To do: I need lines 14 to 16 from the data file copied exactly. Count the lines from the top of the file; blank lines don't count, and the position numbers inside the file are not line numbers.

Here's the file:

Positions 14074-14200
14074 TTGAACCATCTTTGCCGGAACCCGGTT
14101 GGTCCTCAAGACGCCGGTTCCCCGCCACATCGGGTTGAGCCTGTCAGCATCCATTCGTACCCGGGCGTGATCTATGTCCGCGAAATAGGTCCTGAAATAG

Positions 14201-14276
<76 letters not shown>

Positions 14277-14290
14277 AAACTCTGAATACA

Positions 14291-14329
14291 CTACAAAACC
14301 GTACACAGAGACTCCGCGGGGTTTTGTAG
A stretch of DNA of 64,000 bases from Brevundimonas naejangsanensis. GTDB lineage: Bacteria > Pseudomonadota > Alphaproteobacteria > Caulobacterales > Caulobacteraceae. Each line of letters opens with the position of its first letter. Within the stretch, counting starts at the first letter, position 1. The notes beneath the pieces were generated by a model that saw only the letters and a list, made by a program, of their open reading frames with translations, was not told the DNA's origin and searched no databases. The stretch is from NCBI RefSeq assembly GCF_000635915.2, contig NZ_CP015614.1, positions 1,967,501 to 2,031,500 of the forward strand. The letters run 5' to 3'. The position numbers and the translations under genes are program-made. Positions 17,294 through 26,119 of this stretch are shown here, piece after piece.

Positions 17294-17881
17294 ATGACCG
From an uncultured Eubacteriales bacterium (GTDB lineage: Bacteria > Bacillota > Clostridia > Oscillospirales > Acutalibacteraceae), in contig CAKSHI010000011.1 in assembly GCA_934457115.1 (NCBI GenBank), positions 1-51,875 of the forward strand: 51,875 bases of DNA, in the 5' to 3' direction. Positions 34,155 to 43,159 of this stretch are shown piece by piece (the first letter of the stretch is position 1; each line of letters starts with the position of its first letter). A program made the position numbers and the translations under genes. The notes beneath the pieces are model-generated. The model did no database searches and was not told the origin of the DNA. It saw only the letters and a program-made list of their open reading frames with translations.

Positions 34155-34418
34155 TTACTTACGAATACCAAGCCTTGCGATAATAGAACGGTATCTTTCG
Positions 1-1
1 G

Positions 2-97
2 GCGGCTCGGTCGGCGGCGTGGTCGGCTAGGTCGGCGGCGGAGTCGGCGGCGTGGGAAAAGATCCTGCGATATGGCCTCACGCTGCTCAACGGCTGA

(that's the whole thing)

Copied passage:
From an uncultured Eubacteriales bacterium (GTDB lineage: Bacteria > Bacillota > Clostridia > Oscillospirales > Acutalibacteraceae), in contig CAKSHI010000011.1 in assembly GCA_934457115.1 (NCBI GenBank), positions 1-51,875 of the forward strand: 51,875 bases of DNA, in the 5' to 3' direction. Positions 34,155 to 43,159 of this stretch are shown piece by piece (the first letter of the stretch is position 1; each line of letters starts with the position of its first letter). A program made the position numbers and the translations under genes. The notes beneath the pieces are model-generated. The model did no database searches and was not told the origin of the DNA. It saw only the letters and a program-made list of their open reading frames with translations.

Positions 34155-34418
34155 TTACTTACGAATACCAAGCCTTGCGATAATAGAACGGTATCTTTCG